The southern Norwegian city of Bergen has approved a ban on naming future streets and public spaces after men.
Norwegian daily Dagbladet reported last week that the decision came after a years-long debate over historical sexism, as 9 out of 10 streets dedicated to figures of the past have male names, including the likes of 19th century Norwegian playwright Henrik Ibsen and Olaf Kyrre, or Olaf III, the 11th-century King of Norway credited with founding the port city.
The move has sparked lively political debate in the city, with representatives from center and right-wing parties questioning the ban's relevance and legality.
To Charlotte Spurkeland, city council representative for the the Conservative Party, the ban is a "prohibition policy typical of the identity-political left." Meanwhile, Silje Hjemdal of the right-wing Progress Party suggests the ban could be violating anti-discrimination laws.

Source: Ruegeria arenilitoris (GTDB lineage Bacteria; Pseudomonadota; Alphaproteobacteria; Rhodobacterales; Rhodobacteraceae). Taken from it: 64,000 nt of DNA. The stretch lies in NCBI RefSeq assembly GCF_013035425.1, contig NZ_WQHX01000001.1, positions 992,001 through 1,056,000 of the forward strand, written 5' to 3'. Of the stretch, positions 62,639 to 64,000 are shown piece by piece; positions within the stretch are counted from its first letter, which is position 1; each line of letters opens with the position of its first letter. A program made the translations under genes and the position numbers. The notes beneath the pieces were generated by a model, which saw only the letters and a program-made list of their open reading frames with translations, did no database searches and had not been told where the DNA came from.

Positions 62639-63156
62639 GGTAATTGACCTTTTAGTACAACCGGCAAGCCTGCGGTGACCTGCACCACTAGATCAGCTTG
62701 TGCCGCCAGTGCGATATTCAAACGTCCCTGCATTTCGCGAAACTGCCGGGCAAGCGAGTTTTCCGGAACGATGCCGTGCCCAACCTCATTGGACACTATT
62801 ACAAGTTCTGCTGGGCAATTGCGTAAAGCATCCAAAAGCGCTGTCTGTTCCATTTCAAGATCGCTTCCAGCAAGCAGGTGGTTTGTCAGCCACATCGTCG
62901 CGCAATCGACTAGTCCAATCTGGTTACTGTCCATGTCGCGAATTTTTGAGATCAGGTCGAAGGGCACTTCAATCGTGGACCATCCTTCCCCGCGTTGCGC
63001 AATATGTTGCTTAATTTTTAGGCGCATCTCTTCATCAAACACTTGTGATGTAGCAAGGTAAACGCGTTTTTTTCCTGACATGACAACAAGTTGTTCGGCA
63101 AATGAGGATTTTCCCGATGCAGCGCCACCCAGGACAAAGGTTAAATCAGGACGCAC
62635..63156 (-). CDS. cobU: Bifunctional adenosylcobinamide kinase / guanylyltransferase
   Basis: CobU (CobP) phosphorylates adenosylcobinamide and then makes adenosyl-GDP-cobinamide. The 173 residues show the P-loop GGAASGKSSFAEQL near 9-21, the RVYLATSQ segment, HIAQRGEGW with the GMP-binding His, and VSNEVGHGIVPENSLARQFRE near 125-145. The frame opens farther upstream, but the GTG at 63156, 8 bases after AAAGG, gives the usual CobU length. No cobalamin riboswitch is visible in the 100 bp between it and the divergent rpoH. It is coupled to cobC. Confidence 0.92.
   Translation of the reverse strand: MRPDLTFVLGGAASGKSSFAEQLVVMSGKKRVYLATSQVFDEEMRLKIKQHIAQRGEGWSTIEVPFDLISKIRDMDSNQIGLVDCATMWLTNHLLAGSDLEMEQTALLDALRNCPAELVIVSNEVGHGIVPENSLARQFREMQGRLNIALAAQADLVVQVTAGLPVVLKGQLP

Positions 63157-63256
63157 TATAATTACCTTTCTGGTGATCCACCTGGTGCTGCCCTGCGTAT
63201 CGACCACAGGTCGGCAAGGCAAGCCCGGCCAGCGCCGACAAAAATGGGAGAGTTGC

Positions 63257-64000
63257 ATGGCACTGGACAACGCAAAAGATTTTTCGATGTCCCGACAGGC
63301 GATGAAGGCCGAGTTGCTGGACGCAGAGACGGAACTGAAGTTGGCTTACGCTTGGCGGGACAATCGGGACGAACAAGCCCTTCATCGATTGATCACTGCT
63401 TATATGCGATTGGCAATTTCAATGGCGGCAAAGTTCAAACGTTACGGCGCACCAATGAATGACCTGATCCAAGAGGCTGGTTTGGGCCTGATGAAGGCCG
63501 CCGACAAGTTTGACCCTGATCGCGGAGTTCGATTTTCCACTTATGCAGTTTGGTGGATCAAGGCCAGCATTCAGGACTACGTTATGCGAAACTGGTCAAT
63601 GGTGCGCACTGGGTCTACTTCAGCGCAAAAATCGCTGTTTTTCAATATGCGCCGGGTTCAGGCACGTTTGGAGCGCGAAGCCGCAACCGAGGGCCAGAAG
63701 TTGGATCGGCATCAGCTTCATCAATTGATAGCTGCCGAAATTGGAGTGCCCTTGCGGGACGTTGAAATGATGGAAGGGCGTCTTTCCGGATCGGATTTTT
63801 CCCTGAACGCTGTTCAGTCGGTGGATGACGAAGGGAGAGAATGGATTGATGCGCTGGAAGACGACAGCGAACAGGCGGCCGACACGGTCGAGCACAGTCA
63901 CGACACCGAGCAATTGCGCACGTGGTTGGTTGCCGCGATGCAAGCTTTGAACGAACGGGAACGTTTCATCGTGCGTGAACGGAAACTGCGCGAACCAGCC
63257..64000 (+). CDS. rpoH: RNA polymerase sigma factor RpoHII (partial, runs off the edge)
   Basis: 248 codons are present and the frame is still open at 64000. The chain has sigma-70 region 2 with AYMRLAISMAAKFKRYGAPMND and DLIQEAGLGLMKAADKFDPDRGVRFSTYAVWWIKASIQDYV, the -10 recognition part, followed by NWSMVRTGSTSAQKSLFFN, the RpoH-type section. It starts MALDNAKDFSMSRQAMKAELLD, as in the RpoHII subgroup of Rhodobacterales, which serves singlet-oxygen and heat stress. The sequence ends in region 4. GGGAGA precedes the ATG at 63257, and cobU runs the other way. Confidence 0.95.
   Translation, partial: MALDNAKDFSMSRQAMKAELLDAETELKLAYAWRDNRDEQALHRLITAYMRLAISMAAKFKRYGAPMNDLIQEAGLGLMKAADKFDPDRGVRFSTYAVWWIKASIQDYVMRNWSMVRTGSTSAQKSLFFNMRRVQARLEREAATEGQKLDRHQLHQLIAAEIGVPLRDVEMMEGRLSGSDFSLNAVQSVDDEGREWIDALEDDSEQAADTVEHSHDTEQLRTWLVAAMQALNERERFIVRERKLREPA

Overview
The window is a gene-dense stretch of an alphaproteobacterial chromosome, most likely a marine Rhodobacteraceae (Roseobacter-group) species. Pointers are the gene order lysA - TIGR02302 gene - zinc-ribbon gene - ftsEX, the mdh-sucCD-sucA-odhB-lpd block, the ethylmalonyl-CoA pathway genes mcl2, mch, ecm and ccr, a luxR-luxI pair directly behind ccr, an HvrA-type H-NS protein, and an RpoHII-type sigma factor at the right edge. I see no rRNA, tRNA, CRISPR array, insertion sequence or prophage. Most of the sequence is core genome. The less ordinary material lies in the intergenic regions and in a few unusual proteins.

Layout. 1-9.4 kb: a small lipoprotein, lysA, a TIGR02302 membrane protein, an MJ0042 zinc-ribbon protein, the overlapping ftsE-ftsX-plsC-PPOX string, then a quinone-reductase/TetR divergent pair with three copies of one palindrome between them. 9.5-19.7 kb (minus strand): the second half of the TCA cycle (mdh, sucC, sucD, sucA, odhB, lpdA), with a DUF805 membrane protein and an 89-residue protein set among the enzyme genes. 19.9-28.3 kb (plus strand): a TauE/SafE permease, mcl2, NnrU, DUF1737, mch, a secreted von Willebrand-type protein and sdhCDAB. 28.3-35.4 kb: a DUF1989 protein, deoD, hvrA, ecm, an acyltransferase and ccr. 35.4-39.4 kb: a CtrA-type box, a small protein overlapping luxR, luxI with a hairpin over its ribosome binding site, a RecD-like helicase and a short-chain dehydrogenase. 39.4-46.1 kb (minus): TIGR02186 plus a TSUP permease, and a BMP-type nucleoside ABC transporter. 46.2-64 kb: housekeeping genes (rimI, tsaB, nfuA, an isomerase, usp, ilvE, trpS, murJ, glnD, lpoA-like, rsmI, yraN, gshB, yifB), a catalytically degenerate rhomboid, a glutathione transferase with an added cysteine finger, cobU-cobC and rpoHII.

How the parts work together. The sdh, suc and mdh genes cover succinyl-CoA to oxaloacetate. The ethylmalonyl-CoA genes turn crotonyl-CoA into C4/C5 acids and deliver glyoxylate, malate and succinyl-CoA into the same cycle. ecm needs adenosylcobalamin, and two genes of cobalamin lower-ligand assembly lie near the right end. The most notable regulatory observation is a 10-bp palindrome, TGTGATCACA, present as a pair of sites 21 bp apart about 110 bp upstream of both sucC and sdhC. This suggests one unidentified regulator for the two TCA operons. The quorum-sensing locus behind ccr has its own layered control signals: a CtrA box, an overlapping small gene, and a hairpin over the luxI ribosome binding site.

Council member Katrine Nødtvedt, who voted for the ban, argued that equal representation around public places in the city is crucial in order for girls to "feel they can achieve the same things."
While the ban is considered temporary, meant to stay in place only until full street-name equality has been achieved, there is much work to be done to begin naming and re-naming streets after notable women who are no longer alive. Time indeed to rethink how we look at history.
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